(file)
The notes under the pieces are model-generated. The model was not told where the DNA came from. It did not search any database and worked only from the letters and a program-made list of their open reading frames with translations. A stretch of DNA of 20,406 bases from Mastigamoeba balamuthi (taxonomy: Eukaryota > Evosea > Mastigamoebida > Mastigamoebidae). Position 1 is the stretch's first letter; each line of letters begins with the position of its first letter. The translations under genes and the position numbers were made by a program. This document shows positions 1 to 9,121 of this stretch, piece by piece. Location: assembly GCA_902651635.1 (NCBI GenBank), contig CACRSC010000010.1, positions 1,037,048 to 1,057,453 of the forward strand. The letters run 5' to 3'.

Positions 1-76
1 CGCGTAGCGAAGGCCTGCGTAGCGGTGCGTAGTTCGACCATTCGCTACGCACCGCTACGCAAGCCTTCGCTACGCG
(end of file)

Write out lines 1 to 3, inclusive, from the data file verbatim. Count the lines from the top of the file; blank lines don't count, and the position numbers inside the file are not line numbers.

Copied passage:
The notes under the pieces are model-generated. The model was not told where the DNA came from. It did not search any database and worked only from the letters and a program-made list of their open reading frames with translations. A stretch of DNA of 20,406 bases from Mastigamoeba balamuthi (taxonomy: Eukaryota > Evosea > Mastigamoebida > Mastigamoebidae). Position 1 is the stretch's first letter; each line of letters begins with the position of its first letter. The translations under genes and the position numbers were made by a program. This document shows positions 1 to 9,121 of this stretch, piece by piece. Location: assembly GCA_902651635.1 (NCBI GenBank), contig CACRSC010000010.1, positions 1,037,048 to 1,057,453 of the forward strand. The letters run 5' to 3'.

Positions 1-76
1 CGCGTAGCGAAGGCCTGCGTAGCGGTGCGTAGTTCGACCATTCGCTACGCACCGCTACGCAAGCCTTCGCTACGCG